Friday, January 11, 2008

Broadcasting the audio from a Skype call

Will Richardson in a recent post, tells the story of joining a 14 year old's post-primary analysis broadcast from New Hampshire. Participants were invited to join a Skype call and the show was broadcast using Here is an excerpt:

Tuesday night as I was finishing up the prep for my presentations and scanning the stunning election results from New Hampshire, I got Skype pinged by Arthus who asked “would you be willing to Skype in re: NH?” About the same time I saw a Tweet go by noting that Arthus (who is 14, btw, and probably hates the constant references to that important contextual fact) was broadcasting live at UStream, dissecting the vote tallies coming in from around his home state. A few seconds later, I’m there with about 30 other people, watching and listening to his analysis and his wide ranging discussions with Skyped in guests.


And here I am, the guy doing the spotlight session at NECC on “Creating Live Web TV for the Classroom for Global Audiences” typing into the chat box “Hey Arthus, how do you get Skype to work with UStream?” and Arthus in a much nicer way basically saying “Read my blog, doofus.”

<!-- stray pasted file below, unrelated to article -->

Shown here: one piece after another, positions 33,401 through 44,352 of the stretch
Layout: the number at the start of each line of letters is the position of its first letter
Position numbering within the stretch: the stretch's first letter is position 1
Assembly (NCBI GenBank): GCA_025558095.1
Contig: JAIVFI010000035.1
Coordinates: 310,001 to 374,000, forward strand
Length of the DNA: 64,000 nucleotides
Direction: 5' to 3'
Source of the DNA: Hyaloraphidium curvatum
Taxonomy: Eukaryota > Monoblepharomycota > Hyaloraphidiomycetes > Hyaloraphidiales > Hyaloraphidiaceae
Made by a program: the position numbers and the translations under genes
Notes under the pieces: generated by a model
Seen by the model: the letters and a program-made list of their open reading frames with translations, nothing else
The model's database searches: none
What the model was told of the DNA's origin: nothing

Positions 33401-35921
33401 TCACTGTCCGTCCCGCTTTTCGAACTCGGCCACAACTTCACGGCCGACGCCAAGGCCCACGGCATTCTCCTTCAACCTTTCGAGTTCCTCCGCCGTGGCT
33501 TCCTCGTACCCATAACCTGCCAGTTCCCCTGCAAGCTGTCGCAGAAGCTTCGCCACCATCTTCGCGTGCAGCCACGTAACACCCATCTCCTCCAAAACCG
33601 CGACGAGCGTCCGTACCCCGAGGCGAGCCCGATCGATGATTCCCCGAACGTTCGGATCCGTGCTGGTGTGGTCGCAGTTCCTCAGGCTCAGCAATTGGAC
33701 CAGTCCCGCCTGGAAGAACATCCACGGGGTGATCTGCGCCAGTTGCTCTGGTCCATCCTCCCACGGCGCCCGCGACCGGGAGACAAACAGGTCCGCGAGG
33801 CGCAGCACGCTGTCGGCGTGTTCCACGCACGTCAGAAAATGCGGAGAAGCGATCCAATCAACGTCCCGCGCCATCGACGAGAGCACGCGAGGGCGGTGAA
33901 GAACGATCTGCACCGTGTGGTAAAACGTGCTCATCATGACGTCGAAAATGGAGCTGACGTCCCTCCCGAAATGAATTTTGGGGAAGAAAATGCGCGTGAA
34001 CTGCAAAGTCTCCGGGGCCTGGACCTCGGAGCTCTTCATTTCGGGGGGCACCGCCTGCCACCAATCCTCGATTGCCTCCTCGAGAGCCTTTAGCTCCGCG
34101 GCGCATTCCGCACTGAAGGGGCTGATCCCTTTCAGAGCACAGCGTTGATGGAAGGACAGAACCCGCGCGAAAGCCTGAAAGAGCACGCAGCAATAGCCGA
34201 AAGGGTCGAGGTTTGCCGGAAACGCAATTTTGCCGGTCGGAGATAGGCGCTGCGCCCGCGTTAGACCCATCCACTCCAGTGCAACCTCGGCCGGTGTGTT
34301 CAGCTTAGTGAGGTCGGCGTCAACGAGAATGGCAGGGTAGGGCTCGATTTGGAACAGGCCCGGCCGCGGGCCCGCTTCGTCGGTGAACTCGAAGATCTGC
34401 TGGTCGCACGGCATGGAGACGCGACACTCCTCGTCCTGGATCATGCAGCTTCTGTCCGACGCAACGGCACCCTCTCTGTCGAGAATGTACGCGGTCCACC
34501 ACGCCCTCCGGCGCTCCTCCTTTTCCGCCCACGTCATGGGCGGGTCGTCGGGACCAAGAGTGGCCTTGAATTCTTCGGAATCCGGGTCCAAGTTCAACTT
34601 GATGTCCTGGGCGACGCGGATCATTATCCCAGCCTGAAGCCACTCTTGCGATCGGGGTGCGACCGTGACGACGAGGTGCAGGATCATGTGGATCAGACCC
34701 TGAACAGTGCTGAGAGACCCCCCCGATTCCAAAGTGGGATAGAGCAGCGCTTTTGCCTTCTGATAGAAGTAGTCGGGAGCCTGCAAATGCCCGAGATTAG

If you read Arthus' blog entry, it explains how to use a Mac to loop the sound back into the mic. It made me wonder if this would be a good way of handling audio in Adobe Connect meeting so that people who do not have a phone connection could still hear what is going on.


Rodd Lucier said...

Hi Ross,

Adobe Connect and audio troubleshooting has been done effectively by my ReLC colleague Shawn Allenby in the Ottawa region. We've been using this program weekly since the beginning of the year and with occasional audio drop-outs, Shawn has hooked his phone into the audio port on his computer so that he can effectively give voice to the 'un-mic'd'.

Ross Isenegger said...

Rodd has a post about this at at the Clever Sheep blog. There is also a tool called Call Graph that is worth looking at.